• Treatment options for patients who are younger and healthier include:

  • Radical prostatectomy (removal of prostate, seminal vesicle and pathways, pelvic lymph nodes together). If the pathology report obtained after the surgery protrudes beyond the prostate, if the PSA level does not fall to the desired level a few months after the surgery, external beam radiation can be given.

  • Only external beam radiation can be sufficed

  • Brachytherapy only (to select patient groups)

  • Combination of brachytherapy and external beam radiation can be done

  • There may only be patient groups that can be actively monitored.

  • There may be clinical applications of some experimental new treatments that are not yet in routine use.

  • If the cancer is more likely to relapse based on PSA level and/or Gleason score, all radiation options may be combined with hormone therapy, which may take several months to 2 years.

Stage III Prostate Cancer Treatment

Stage III cancers may have grown outside the prostate and spread to the bladder or rectum (T4). however, they have not spread to lymph nodes or distant organs. These cancers are more likely to recur after treatment than early-stage tumors.

Treatment options at this stage include:

  • External beam therapy plus hormone therapy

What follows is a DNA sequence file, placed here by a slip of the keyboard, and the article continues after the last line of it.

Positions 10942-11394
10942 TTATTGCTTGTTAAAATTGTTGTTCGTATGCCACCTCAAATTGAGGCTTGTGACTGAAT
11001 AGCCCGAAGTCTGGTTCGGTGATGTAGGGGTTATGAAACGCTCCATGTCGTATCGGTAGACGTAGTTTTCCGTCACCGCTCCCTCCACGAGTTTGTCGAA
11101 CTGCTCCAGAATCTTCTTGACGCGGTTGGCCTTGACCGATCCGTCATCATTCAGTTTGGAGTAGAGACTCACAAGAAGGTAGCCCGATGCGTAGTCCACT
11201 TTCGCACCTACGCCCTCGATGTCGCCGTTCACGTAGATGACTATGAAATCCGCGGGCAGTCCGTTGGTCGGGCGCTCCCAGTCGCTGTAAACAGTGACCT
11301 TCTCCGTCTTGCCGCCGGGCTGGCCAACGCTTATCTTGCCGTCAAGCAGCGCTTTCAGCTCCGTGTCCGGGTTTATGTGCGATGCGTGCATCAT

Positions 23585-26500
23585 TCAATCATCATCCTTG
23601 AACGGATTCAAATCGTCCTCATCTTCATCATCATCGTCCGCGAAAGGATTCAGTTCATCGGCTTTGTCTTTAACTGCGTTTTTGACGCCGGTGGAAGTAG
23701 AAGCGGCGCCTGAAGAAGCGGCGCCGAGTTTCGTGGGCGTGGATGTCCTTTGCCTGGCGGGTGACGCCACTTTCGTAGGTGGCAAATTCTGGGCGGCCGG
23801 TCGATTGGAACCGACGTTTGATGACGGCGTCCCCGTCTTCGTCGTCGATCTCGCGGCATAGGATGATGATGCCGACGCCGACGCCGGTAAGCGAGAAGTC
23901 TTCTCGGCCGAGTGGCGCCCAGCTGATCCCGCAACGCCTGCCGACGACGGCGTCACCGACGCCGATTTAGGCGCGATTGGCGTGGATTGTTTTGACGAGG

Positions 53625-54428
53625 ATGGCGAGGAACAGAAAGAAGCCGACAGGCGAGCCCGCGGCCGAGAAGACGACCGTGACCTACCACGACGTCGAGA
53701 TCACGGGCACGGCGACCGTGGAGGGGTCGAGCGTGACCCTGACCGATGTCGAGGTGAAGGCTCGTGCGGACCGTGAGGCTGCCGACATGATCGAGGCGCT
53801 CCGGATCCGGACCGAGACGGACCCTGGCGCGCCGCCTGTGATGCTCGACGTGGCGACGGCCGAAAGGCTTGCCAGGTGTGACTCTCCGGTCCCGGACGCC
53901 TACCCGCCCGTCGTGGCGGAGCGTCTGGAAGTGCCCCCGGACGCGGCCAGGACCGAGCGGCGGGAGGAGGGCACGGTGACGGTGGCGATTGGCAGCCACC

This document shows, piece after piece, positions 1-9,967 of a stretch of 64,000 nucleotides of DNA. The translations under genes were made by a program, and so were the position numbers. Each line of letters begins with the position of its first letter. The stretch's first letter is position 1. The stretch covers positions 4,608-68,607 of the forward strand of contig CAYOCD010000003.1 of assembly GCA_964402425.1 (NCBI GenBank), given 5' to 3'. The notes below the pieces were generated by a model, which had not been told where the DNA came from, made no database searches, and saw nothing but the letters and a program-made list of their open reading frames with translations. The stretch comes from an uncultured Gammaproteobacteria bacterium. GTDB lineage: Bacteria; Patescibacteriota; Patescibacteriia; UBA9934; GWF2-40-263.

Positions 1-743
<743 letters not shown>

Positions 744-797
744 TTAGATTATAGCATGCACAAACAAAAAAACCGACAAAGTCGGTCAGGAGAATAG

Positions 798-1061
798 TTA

• Hormone therapy plus external beam therapy and internal beam brachytherapy

  • Radical prostatectomy plus external irradiation and/or hormone therapy in some selected patients.

  • For older patients or those with other medical conditions, less aggressive treatments such as hormone therapy alone, external beam therapy, or even active monitoring may be chosen.

  • There may be clinical applications of some experimental new treatments that are not yet in routine use.

Stage IV Prostate Cancer Treatment

Stage IV cancers have spread to nearby areas such as regional lymph nodes or distant organs such as bones. Most stage IV cancers are not completely curable. The goal of treatment is to keep the cancer under control for as long as possible and to improve the patient’s quality of life.

Treatment options at this stage include:

  • hormone therapy

  • Chemotherapy plus hormone therapy

  • External beam therapy plus hormone therapy

  • Chemotherapy

  • Surgery to relieve symptoms such as bleeding or urinary obstruction (TUR-P)

  • Treatments targeting bone metastases involving bisphosphonates such as Denosumab (Xgeva), zoledronic acid (Zometa), external radiation to the bones, or injections of radioactive materials such as strontium-89, samarium-153 or radium-223

  • Observation (for those who are older or have other serious health conditions and no major symptoms of cancer)

  • Take part in the clinical trial of newer treatments

  • Treatment of stage IV prostate cancer may also include treatments that help prevent or relieve symptoms such as pain.

The above options are first-line treatment options for different stages of prostate cancer. But if these treatments don’t work, if the cancer continues to grow and spread, or if the cancer recurs, secondary and other treatments come into play.